Greg explores how and why subnets are exchanged in the topology exchange process of EIGRP. Learn about the function of split-horizon and when it's useful to disable it.
- [Instructor] Once EIGRP forms neighbors, the exchange of topology information can begin. Topology primarily exists of prefix, prefix length, and metric information. This topology information comes from one of a few sources, either connected subnets that are covered by a network command, connected subnets on interfaces that have the neighbor command configured, or any prefixes that have been redistributed into the EIGRP process.
On Router 2, I've adjusted the bandwidth to 100 and the delay value to 400, which should make this link fairly undesirable. Connecting to Router 1 and examining the topology table shows the adjustments. Issuing a show ip eigrp topology 192.168.1.0/28 should show two possible routes for this subnet. I'm going to scroll up a little bit to show the metric value for both.
The top entry, which is Router 3, shows standard bandwidth and accumulated delay values. Scrolling back down, we see the bottom entry, which is Router 2 whose settings were adjusted, shows the lowest bandwidth on the link as well as the much higher total delay. Issuing a show ip route verifies that Router 3 is the chosen path. Seems logical to me. I'll now connect to Router 3 and show the topology table for 192.168.0.0/30, show ip eigrp topology 192.168.0.0/30.
This is the subnet that connects Router 1 to Router 2. Which path will be preferred? An administrator wouldn't be blamed for thinking that the path to Router 1 would always be preferred, since Router 2 had its link settings adjusted and should appear as a poor choice, right? Wrong. Looking at the topology information, bandwidth and delay are identical. Bandwidth and delay are calculated on outgoing interfaces in the path. Since bandwidth and delay settings are identical on all outgoing interfaces from Router 3's perspective, they are equal cost paths.
Something else to discuss when talking about topology is EIGRP's use of split horizon. In EIGRP, split horizon will prevent a router from advertising a prefix to a neighbor who is listed as best path for that same prefix. Referring to our previous example's diagram, I'll examine Router 1's topology table. It seems like there should be two routes for 192.168.1.0/28, which is the subnet between Router 2 and 3, but since Router 2's topology table sees Router 1 as best path, it won't advertise the 192.168.1.0/28 prefix to Router 1.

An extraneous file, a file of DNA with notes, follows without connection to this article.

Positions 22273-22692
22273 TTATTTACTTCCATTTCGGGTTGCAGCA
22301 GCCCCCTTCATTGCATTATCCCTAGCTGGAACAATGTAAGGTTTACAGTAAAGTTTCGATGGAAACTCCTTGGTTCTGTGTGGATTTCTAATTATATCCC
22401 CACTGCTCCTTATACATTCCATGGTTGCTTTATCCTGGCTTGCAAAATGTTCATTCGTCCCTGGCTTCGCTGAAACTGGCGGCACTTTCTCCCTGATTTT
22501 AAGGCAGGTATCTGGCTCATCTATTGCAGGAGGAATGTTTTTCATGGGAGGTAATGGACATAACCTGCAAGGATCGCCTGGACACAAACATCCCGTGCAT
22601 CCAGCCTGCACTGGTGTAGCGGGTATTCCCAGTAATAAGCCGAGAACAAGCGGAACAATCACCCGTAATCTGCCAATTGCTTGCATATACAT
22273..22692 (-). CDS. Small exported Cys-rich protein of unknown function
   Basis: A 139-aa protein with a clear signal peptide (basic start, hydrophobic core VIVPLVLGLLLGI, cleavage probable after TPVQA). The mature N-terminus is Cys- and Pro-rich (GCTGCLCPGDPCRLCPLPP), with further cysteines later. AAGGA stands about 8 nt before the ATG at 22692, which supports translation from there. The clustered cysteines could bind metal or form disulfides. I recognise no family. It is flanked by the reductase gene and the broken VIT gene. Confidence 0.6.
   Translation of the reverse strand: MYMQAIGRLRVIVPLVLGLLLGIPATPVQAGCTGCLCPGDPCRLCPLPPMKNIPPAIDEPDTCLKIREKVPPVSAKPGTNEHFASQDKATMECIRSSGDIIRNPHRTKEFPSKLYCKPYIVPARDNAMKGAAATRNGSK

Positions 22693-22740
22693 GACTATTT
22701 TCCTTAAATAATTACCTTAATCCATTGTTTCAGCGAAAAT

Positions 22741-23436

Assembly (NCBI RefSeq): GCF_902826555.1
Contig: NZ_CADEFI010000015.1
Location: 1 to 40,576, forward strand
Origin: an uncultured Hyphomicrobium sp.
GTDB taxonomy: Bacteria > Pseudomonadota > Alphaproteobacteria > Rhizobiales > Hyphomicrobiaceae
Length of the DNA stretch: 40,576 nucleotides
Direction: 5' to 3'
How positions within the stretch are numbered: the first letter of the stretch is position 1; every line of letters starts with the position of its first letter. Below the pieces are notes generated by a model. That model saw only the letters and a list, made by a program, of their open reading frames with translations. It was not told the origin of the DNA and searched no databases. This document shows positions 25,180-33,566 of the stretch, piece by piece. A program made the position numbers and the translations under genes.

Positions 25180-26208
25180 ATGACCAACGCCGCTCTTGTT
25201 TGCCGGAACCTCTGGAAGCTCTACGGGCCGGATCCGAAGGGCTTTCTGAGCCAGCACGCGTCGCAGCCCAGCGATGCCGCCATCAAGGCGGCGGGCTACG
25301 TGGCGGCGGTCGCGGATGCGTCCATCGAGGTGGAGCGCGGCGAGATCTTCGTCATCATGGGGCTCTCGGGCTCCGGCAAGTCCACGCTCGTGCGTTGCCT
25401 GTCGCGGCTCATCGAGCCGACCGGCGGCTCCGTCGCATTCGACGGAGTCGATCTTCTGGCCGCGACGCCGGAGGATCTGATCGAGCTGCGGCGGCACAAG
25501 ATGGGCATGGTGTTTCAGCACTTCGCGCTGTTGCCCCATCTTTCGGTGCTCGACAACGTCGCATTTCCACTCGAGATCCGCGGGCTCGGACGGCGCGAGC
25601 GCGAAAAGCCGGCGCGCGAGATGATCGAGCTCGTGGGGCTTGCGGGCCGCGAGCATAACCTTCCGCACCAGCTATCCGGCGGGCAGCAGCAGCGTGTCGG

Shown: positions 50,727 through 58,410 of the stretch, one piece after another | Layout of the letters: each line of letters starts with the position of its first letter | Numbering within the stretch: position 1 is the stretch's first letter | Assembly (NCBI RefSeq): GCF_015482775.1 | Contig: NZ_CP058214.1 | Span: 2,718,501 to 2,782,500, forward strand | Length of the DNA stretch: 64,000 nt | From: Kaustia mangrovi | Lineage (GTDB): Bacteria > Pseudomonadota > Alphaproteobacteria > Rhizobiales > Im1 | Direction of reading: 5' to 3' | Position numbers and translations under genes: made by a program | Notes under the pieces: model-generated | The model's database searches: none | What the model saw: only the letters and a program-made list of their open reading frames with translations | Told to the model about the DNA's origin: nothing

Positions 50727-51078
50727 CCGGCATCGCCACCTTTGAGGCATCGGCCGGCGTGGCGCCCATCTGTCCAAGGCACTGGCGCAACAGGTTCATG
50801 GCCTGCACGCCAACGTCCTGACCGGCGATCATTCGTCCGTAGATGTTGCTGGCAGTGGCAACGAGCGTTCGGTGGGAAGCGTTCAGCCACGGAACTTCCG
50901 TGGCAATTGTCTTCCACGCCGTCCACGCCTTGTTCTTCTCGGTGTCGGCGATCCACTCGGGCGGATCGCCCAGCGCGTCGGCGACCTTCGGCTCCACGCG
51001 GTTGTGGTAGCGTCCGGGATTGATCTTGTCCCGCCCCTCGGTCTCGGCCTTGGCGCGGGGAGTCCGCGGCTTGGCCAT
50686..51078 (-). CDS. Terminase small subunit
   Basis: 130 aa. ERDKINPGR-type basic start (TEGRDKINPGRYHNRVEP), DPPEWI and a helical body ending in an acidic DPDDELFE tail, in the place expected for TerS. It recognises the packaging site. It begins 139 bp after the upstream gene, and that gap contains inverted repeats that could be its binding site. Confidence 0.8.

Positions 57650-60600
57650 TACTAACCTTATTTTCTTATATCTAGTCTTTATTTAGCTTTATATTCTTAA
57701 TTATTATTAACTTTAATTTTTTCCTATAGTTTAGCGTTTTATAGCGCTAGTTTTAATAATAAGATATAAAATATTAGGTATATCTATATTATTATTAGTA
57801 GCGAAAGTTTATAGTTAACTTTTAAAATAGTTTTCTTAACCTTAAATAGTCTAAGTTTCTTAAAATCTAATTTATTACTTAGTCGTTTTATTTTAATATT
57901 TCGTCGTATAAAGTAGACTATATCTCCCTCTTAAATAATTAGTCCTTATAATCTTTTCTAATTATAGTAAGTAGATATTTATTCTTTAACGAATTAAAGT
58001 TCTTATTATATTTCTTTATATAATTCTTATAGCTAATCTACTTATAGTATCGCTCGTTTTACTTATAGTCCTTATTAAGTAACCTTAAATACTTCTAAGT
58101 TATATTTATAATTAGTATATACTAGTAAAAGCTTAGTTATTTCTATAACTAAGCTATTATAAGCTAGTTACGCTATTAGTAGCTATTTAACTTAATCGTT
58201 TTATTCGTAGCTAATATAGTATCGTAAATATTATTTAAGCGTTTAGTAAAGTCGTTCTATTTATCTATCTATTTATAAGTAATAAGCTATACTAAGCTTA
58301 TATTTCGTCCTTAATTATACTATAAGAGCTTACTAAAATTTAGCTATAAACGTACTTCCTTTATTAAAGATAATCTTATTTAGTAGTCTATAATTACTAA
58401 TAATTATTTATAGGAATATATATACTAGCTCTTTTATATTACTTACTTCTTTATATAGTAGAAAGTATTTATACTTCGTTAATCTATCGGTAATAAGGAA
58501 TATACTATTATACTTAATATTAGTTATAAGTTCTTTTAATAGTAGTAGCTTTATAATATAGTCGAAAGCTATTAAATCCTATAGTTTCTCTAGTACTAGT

Thus the topology table on Router 1 sees no prefix coming from Router 2. There are some special use cases where split horizon can and should be disabled on an interface. The main case an administrator is likely to run into is in a frame relay network utilizing a single subinterface. It all boils down to the non-broadcast multi-access behavior of these links. Generally, it's several remote sites connecting to a hub site, though the remotes can't communicate with each other, so there's no full mesh over the connection.
Looking at this example, Remote 1 will send topology info on 172.16.0.0/24 to the hub site over its single frame relay interface. The nature of frame relay is that it doesn't allow full mesh connectivity, so Remote 1 and Remote 2 can't communicate, so all information must loop through the hub site. Unfortunately, due to split horizon, the topology info sent from Remote 1 won't be allowed to be retransmitted out of the preferred path interface it was received on.
So Remote 2 has no knowledge of 172.16.0.0/24. In this example, the command no ip split-horizon can be added to serial 0/0/1.10. After this, the topology info from the remotes can be shared. While talking about frame relay, a small design consideration is how much EIGRP traffic is produced. By default, EIGRP is allowed to use 50% of the interface bandwidth.
If this happens to be a legacy link, like a T1, this could theoretically be problematic. Cisco developed the interface ip bandwidth-percent subcommand specifically to deal with this. The percent value is what percent of the overall bandwidth EIGRP is allowed to consume. Any messages that exceed this threshold are queued in memory. I'd suggest reviewing the first half of this chapter again. The concept of outgoing cost can be slightly confusing.
- Configuring a basic Enhanced Interior Gateway Routing Protocol (EIGRP) network
- Static neighbors or K-values
- Topology exchange
- Limiting query scope
- EIGRP default routing
- EIGRP for IPv6
- Open Shortest Path First (OSPF) fundamentals